Andrew Friedman and Co. are neck deep in their sixth hot stove season. We know the Rays are great at making trades. And we have a sense that they are pretty good at drafting. But how good are they at free agency?

The Rays are well-known for picking up hidden gems like Carlos Pena and Joaquin Benoit. But they have also missed terribly with guys like Pat Burrell and Troy Percival.

So let’s see if we can quantify how World B. Friedman has fared with his free agent picks.

We already saw last week, that in 2010, the Rays only received $7.1 million in production from their free agents, despite paying those players $23.8 million in salary. This was the second-straight year the Rays overpaid their free agents.

After the jump, let’s look at the totals for 2006-2010 by breaking it by every free agent signed by Friedman that spent time on the Rays active roster (plus Shinji Mori). The “Value” for each player is measured as the difference between how well they played and how much the Rays paid that player.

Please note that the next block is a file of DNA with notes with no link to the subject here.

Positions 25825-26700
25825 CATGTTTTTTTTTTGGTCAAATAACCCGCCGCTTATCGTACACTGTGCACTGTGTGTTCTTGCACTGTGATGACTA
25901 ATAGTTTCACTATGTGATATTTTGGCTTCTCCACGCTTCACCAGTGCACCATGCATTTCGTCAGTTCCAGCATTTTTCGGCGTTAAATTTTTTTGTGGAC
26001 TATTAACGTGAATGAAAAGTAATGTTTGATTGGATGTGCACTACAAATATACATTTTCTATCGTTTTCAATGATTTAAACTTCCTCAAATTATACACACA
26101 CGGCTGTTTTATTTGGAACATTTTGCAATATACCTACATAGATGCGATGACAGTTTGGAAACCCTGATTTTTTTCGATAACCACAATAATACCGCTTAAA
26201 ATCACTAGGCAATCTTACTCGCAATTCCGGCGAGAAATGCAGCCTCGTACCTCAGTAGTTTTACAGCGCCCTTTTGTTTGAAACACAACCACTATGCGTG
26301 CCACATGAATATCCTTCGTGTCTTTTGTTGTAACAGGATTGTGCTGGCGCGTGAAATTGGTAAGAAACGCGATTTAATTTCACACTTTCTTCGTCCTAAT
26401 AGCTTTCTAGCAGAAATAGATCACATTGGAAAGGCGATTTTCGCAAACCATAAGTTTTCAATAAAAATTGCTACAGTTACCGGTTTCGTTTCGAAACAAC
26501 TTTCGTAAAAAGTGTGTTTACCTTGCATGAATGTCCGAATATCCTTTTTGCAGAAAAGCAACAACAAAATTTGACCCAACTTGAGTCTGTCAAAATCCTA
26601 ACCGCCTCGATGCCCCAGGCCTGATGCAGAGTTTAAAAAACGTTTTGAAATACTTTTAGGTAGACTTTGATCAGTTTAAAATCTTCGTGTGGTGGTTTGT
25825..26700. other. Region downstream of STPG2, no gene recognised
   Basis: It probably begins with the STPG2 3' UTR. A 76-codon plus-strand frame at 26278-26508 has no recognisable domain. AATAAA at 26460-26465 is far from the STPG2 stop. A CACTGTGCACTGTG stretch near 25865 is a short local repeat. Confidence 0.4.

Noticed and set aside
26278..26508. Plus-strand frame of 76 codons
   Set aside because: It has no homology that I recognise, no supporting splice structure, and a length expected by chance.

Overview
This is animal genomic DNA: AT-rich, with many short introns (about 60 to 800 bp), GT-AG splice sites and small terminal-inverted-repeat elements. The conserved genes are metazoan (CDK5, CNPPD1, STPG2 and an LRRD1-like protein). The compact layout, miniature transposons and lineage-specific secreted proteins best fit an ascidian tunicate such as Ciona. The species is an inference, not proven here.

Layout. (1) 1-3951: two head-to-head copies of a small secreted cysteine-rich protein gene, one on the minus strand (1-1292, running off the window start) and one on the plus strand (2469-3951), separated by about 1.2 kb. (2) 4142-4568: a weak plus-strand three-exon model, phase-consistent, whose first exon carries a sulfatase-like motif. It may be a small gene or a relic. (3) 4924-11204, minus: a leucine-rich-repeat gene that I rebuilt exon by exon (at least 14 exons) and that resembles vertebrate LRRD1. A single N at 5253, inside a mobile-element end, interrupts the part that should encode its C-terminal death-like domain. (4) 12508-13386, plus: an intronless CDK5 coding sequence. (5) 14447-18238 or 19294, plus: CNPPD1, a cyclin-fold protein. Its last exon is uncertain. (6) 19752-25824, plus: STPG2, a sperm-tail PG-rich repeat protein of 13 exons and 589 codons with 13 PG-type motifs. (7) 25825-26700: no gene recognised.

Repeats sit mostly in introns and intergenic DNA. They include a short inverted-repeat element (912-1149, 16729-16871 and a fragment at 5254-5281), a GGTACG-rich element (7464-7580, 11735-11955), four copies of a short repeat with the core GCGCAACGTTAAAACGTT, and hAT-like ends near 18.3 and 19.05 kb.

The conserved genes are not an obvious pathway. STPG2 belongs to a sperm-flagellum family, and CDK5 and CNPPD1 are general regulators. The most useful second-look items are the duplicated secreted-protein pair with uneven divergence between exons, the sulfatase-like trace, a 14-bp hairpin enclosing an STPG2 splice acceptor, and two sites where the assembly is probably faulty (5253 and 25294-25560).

Notes on how the table was constructed can be found below…

Notes on the table…

  • Production and salary values include every player with a major league contract that was signed as a free agent (or claimed off waivers) since October, 2005.
  • Despite poor showings the past two seasons, the Rays have still shown a positive net value from their free agent signings. Since Friedman and Co. took over, the Rays have paid approximately $93.7M in salaries to free agents. Those players have been worth $109.0M in WAR value on the field. In some cases, we had to estimate prorated salaries.
  • Salaries for Akinori Iwamura and Shinji Mori include the posting fees ($4.6M and $1.0M respectively) the Rays paid to each player’s Japanese club for the exclusive rights to negotiate with each player.
  • The two most valuable signings have been Carlos Pena and Aki Iwamura. The two least valuable signings have been Pat Burrell and Troy Percival.
  • 20 of the 45 free agents (44%) gave the Rays a positive contribution (WAR) on the field. 18 of the 45 free agents (40%) have given the Rays a net positive value.
  • While we certainly cannot discount the value of Carlos Pena, it is worth noting that if you remove Pena’s $35.5M value, the remaining free agent signings have a net negative value by approximately $20.2 million.